While I am a blogger who happens to be a mother, I do not see myself as a "mommy blogger" per se. That being said, I will certainly have posts that involve my children so here they are:
S, 3 1/2, is a spirited girl, in both the positive and challenging ways. In spite of my best efforts, she is discovering princesses and her favorite colors are pink and purple.
S's little brother, A (age 2), is all boy. This child hasn't found a sport he doesn't love nor has he found an elevated surface from which he won't jump.
Though I'm happily married, thank you very much, my husband won't come up here except in a very minor role. My marriage is the one topic that is completely off limits.
All of that out of the way, I thought I'd include the following personal essay I sent my mother and aunt back in the day when S. was just starting solid foods and I had the time/energy/inclination to make my own baby food.
Dear Mom & Aunt N-
So, as you may know, I've been making a good bit of S's baby food myself. It's been very rewarding -- my little "Martha Stewart" moment each week as I carefully prepare, puree, and freeze various fruits, vegetables and meats for her dining pleasure. So far it has gone well - most things turn out well, and very few aren't worth the effort (raspberries come to mind).
Lately, S. has been fond of bananas and apples. That's great, in the sense that she's getting plenty of fruit in her diet; not so great in that apples and bananas have a way of slowing down her little digestive system. In an effort to keep things moving along at their usual pace, I am trying to incorporate more fiber into her diet.
At the store today, I was browsing the dried fruit section for apricots when I also spied dried prunes. Before today the only thing I knew about prunes was that they are good for the purpose mentioned above, i.e., keeping a person's pipes clear. I figured it would be prudent for me to whip up a batch of prunes to have on hand as necessary for S's well being.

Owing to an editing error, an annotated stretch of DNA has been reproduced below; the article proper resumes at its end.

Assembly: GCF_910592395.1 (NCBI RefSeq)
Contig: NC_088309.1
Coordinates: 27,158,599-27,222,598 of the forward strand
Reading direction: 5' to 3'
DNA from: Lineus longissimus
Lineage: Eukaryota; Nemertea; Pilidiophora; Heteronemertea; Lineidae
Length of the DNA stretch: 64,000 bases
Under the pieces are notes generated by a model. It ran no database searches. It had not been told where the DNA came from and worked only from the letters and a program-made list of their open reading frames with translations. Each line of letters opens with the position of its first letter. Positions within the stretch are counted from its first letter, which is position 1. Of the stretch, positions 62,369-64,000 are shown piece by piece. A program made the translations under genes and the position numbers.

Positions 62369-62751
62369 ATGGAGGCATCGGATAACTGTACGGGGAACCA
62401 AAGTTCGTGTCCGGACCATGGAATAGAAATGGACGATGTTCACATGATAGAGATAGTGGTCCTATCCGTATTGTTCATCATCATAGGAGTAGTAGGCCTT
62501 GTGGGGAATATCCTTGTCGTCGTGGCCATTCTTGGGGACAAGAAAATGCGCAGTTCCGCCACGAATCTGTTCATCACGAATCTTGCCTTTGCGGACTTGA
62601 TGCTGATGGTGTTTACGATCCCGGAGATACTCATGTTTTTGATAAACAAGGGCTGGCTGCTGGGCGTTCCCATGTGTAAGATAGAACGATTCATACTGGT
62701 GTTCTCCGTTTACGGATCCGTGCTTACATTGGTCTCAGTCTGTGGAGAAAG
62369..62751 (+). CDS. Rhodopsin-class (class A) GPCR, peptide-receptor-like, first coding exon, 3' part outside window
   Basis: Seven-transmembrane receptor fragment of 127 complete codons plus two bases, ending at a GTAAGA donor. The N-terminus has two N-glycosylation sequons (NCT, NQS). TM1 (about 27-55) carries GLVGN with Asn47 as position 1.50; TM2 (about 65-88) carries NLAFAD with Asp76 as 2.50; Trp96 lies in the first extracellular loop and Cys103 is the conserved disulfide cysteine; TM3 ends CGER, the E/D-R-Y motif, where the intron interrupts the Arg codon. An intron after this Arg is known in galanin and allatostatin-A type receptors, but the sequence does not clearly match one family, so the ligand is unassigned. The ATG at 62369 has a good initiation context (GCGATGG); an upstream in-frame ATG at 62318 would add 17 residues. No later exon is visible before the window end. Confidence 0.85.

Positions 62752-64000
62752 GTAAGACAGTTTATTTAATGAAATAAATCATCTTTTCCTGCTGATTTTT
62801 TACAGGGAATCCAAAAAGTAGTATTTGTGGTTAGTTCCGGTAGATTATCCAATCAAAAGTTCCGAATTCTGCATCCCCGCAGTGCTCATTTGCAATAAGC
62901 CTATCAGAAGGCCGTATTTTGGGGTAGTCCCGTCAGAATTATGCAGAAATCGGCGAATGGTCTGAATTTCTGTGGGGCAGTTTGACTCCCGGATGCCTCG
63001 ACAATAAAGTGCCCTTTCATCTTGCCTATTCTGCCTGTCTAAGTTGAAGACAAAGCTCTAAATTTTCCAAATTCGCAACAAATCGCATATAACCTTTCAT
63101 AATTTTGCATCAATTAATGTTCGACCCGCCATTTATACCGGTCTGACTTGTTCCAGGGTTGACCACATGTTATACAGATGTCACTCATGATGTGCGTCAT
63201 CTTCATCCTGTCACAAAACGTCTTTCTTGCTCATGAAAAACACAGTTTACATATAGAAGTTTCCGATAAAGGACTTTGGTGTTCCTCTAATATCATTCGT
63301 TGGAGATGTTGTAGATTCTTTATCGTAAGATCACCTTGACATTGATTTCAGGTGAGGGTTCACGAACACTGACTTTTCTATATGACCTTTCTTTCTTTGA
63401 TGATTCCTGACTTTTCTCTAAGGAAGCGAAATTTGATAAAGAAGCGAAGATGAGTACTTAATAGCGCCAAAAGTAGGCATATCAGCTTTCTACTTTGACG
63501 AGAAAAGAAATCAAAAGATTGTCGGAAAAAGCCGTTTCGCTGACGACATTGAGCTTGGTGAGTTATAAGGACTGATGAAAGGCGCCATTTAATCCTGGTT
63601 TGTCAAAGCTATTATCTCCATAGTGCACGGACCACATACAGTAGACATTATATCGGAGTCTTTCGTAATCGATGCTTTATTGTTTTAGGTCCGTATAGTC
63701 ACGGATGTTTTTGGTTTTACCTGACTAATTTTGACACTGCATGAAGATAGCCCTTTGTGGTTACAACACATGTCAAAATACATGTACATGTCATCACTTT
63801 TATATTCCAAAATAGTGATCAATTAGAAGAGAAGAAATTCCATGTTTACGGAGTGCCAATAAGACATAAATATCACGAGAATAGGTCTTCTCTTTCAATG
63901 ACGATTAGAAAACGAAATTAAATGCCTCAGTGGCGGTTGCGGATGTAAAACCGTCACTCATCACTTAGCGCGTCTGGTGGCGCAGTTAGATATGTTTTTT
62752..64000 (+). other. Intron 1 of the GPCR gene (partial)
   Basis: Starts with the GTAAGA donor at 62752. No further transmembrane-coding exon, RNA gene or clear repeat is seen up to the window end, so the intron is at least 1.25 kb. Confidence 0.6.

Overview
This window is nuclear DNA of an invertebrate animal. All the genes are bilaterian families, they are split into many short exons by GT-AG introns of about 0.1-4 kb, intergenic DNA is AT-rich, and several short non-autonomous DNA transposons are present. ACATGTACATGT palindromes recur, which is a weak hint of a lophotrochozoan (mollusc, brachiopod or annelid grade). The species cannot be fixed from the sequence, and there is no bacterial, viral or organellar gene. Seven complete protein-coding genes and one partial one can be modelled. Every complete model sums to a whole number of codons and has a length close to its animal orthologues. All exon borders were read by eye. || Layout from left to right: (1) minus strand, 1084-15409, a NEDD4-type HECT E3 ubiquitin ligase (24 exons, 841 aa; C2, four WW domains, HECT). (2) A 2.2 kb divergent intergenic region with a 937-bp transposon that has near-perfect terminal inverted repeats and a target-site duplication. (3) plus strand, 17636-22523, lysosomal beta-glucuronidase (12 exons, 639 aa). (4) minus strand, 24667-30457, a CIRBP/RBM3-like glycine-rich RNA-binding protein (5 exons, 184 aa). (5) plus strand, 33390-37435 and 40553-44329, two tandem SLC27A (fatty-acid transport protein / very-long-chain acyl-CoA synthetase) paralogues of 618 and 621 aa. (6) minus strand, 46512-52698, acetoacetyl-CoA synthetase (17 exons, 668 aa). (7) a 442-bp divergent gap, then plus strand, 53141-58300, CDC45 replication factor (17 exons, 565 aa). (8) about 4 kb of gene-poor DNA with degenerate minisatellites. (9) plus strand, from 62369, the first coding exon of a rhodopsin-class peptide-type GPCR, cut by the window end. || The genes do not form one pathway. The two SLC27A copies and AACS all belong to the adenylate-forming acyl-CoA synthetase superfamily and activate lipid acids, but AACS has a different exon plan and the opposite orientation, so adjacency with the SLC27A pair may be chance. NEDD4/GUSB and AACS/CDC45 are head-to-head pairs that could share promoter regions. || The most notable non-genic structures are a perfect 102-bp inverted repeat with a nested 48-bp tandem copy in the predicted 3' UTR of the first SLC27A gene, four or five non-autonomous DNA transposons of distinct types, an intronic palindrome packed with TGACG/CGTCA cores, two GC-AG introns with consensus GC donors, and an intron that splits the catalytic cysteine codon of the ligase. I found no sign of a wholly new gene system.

You're probably both a bit more familiar with dried prunes that I am (that is not an age joke - just a statement of fact). They have a sticky-sweet smell and a not-so-appetizing shriveled dark brown appearance. From my experience with different foods over the past few months, I deduced that the best way to prepare the prunes for the pureeing process was to poach them. This went quite well and the kitchen filled with the smell of earthy sweetness as the dried fruit simmered on the stove.
All was going along quite well. And then it was time to puree.
I don't know if you've ever had the experience of pureeing prunes, but to say it was surprising would be kind. First of all, they are very sticky and tough -- I had to add nearly a cup of water to my mini food processor to get them to a manageable consistency. Then there was the smell: At this point I have been smelling prunes, either poaching or being pureed, for nearly 30 minutes. The sticky-sweet-earthiness has slowly turned into an overwhelming stench. But the smell was nothing compared to their appearance.
As someone who has been changing a baby's diapers for over eight months,there was only one thing I could think of as I watched the tar-like brown puree whip around in the food processor. The similarities grew even more apparent as I spooned the puree into the ice cube trays for freezing. At this point, my senses were so overwhelmed and the associations with baby poop so vivid (I mean, really, what's the point of even feeding it to her since it will look the same coming out as it will going in?) that I had to fight the urge to give up and just wash it all down the sink. I think that the only thing that kept me from following through on that impulse was the thought of what this sludge would do to our pipes.
As two ice cube trays full of pureed poached prunes set in my freezer, there's only one thing I can say about this whole experience: I now know for sure that there are some baby foods that are best prepared by someone else.